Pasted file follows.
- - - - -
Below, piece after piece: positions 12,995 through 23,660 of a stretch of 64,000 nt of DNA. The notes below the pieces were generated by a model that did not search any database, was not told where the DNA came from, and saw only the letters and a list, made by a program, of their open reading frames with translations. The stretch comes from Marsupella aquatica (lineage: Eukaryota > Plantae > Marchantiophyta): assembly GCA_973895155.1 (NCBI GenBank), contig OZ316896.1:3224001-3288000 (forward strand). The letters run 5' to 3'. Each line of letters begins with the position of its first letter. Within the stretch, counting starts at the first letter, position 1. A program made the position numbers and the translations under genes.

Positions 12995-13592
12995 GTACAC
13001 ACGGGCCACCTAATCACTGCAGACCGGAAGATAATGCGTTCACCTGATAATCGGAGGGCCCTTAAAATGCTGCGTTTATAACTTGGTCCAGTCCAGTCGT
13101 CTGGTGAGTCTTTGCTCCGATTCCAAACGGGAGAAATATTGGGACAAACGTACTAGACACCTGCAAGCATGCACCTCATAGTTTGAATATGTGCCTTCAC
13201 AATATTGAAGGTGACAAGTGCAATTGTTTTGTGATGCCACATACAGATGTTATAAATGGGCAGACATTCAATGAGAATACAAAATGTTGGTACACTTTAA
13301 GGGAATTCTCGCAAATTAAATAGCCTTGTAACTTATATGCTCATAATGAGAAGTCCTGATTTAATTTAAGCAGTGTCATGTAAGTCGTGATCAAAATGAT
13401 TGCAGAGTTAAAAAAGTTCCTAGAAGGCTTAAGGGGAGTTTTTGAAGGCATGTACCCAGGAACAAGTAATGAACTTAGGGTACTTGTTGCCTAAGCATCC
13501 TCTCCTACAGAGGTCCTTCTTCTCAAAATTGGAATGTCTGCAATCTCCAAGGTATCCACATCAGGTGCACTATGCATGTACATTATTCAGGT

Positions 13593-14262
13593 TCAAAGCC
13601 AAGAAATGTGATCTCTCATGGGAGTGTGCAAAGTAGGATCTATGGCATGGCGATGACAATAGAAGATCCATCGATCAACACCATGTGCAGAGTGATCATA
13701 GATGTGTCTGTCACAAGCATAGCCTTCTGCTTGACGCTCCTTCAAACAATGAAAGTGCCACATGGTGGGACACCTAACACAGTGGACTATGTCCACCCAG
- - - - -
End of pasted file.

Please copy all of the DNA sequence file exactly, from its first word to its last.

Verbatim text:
Below, piece after piece: positions 12,995 through 23,660 of a stretch of 64,000 nt of DNA. The notes below the pieces were generated by a model that did not search any database, was not told where the DNA came from, and saw only the letters and a list, made by a program, of their open reading frames with translations. The stretch comes from Marsupella aquatica (lineage: Eukaryota > Plantae > Marchantiophyta): assembly GCA_973895155.1 (NCBI GenBank), contig OZ316896.1:3224001-3288000 (forward strand). The letters run 5' to 3'. Each line of letters begins with the position of its first letter. Within the stretch, counting starts at the first letter, position 1. A program made the position numbers and the translations under genes.

Positions 12995-13592
12995 GTACAC
13001 ACGGGCCACCTAATCACTGCAGACCGGAAGATAATGCGTTCACCTGATAATCGGAGGGCCCTTAAAATGCTGCGTTTATAACTTGGTCCAGTCCAGTCGT
13101 CTGGTGAGTCTTTGCTCCGATTCCAAACGGGAGAAATATTGGGACAAACGTACTAGACACCTGCAAGCATGCACCTCATAGTTTGAATATGTGCCTTCAC
13201 AATATTGAAGGTGACAAGTGCAATTGTTTTGTGATGCCACATACAGATGTTATAAATGGGCAGACATTCAATGAGAATACAAAATGTTGGTACACTTTAA
13301 GGGAATTCTCGCAAATTAAATAGCCTTGTAACTTATATGCTCATAATGAGAAGTCCTGATTTAATTTAAGCAGTGTCATGTAAGTCGTGATCAAAATGAT
13401 TGCAGAGTTAAAAAAGTTCCTAGAAGGCTTAAGGGGAGTTTTTGAAGGCATGTACCCAGGAACAAGTAATGAACTTAGGGTACTTGTTGCCTAAGCATCC
13501 TCTCCTACAGAGGTCCTTCTTCTCAAAATTGGAATGTCTGCAATCTCCAAGGTATCCACATCAGGTGCACTATGCATGTACATTATTCAGGT

Positions 13593-14262
13593 TCAAAGCC
13601 AAGAAATGTGATCTCTCATGGGAGTGTGCAAAGTAGGATCTATGGCATGGCGATGACAATAGAAGATCCATCGATCAACACCATGTGCAGAGTGATCATA
13701 GATGTGTCTGTCACAAGCATAGCCTTCTGCTTGACGCTCCTTCAAACAATGAAAGTGCCACATGGTGGGACACCTAACACAGTGGACTATGTCCACCCAG